We were privileged to have Dr Sabine Perrone share a small amount of her knowledge of the fascinating topic of biosecurity and its importance in a fast-changing world.
Sabine explained how the term ‘Biosecurity’ originated in USA, and how there is now an increasing need to have systems in place to prevent importation of pests and disease. This is a vitally important aspect of international trade.
These days we can transport goods much faster and further than before. Whereas most pests would not survive a long sea journey on a sailing ship, modern transportation has created an environment for easy transmission of pests and diseases.
Australia is fortunate because it brought in clean seed when cropping began after European settlement. In our quest for higher crop yields, we have produced monocultures. Unfortunately, this has made crops more vulnerable to pathogens. We also import lots of goods.
Sabine also explained that biosecurity starts in the originating country, and it is impossible to import only completely clean produce. Big volumes at the port of entry mean can’t check everything, so we also need a second line of defence to detect anything that has slipped through port-of-entry checking.
Eradication of disease and pests is very expensive. Plant viruses are particularly challenging because they are often mistaken for other symptoms and so are difficult to detect. It is often necessary to control the vector (eg insects) rather than the virus itself, and in many cases it may not be possible to completely eradicate the disease.
A lot of pests and diseases come to Australia but do not establish. A good example is the European bumblebee in Tasmania. This insect was illegally introduced because of its effectiveness as a pollinator – the bumblebee vibrates at just the right frequency to release pollen. In Europe bumblebees are commonly used to pollinate crops. They are also very good at pollinating weeds, especially European weeds like blackberry and foxglove. The result is that in Tasmania there are a lots of European weeds, helped along by the bumblebee. Bumblebees are not good flyers but are good at getting in cars and crossing Bass Straight via the ferry. Fortunately we have never found a significant bumblebee population in Victoria.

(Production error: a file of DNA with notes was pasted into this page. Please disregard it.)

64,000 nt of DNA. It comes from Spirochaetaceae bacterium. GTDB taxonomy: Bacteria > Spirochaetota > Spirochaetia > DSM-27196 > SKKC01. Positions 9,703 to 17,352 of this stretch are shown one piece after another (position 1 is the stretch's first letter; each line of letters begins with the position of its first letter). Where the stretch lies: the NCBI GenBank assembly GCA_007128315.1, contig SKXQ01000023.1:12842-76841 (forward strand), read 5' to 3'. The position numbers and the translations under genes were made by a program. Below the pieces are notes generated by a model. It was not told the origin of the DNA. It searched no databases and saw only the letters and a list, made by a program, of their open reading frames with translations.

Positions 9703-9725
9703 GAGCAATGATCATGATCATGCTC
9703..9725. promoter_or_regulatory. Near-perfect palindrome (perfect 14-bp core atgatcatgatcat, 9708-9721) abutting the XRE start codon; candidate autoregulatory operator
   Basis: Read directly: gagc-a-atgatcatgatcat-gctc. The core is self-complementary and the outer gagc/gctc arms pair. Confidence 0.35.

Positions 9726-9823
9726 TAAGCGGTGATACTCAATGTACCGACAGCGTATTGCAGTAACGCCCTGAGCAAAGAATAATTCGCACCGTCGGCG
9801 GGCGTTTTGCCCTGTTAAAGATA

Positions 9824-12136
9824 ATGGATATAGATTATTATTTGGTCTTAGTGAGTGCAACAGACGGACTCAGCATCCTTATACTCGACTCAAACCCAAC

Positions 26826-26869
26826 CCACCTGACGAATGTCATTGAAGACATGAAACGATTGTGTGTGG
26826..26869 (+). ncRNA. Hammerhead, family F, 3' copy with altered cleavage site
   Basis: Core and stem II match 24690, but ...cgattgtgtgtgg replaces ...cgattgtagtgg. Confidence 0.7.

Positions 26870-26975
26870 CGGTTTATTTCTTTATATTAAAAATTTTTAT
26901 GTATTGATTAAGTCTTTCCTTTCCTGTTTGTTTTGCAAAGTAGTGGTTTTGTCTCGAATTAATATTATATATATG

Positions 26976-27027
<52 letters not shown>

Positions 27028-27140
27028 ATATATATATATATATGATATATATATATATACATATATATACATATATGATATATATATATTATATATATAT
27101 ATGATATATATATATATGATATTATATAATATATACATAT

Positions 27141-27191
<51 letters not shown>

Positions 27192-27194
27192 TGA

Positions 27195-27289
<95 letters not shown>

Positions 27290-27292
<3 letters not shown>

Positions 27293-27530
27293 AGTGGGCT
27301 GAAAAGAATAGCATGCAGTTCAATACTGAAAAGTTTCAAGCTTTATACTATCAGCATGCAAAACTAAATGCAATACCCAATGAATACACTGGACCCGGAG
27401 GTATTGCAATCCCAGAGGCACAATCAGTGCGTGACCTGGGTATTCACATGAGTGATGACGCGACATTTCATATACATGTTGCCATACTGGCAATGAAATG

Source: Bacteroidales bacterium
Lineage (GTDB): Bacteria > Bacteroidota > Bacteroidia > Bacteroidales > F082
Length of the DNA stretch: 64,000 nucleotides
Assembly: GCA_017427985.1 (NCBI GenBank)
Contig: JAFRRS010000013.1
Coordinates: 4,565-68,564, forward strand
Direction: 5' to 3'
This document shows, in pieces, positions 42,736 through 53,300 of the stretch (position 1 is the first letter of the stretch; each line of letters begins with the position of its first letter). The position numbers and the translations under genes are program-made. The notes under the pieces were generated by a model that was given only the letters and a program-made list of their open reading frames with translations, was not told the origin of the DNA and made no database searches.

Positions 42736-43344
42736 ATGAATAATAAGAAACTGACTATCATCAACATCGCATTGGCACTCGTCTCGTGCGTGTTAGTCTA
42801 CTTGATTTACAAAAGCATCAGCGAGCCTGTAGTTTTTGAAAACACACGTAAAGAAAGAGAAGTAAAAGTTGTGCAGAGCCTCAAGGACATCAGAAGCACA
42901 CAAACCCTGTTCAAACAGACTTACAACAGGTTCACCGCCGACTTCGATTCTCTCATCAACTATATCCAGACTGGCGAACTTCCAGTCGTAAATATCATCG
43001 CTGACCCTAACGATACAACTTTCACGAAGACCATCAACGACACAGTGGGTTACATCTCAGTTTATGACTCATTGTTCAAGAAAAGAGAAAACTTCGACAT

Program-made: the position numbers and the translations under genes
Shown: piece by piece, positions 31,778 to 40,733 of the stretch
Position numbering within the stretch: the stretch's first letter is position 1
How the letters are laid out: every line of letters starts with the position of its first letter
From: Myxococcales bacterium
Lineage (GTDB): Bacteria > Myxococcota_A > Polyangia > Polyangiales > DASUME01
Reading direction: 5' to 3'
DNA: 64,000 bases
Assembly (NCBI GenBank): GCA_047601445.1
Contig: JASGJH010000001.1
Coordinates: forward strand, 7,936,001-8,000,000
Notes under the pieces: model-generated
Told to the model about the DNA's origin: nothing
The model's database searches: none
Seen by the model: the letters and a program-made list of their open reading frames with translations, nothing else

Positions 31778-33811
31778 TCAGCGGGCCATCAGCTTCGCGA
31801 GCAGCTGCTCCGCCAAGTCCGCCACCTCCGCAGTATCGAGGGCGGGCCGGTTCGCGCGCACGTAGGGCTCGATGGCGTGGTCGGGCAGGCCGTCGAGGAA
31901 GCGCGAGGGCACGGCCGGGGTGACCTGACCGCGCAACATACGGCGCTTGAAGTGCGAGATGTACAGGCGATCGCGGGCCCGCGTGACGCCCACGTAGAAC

Ants are example of an insect that establishes well in Australia. Eg fire ants in Brisbane. The native ant population has been displaced by urban development making it easier for fire ants to establish. Fire ants completely destroyed a lady’s garden in Brisbane before their presence was recognised by authorities.
Sabine highlighted that once a pest has established a population in the environment it is very difficult and expensive to eradicate the problem. New Zealand has a fantastic history of eradication. Australia is too big to completely understand what is in the environment.
We need first to answer ‘Should this organism be here?’ If cost of eradication is too high suppression may be the best option.
A pdf copy of the bulletin can be found here. RC of Ivanhoe 19 August 2020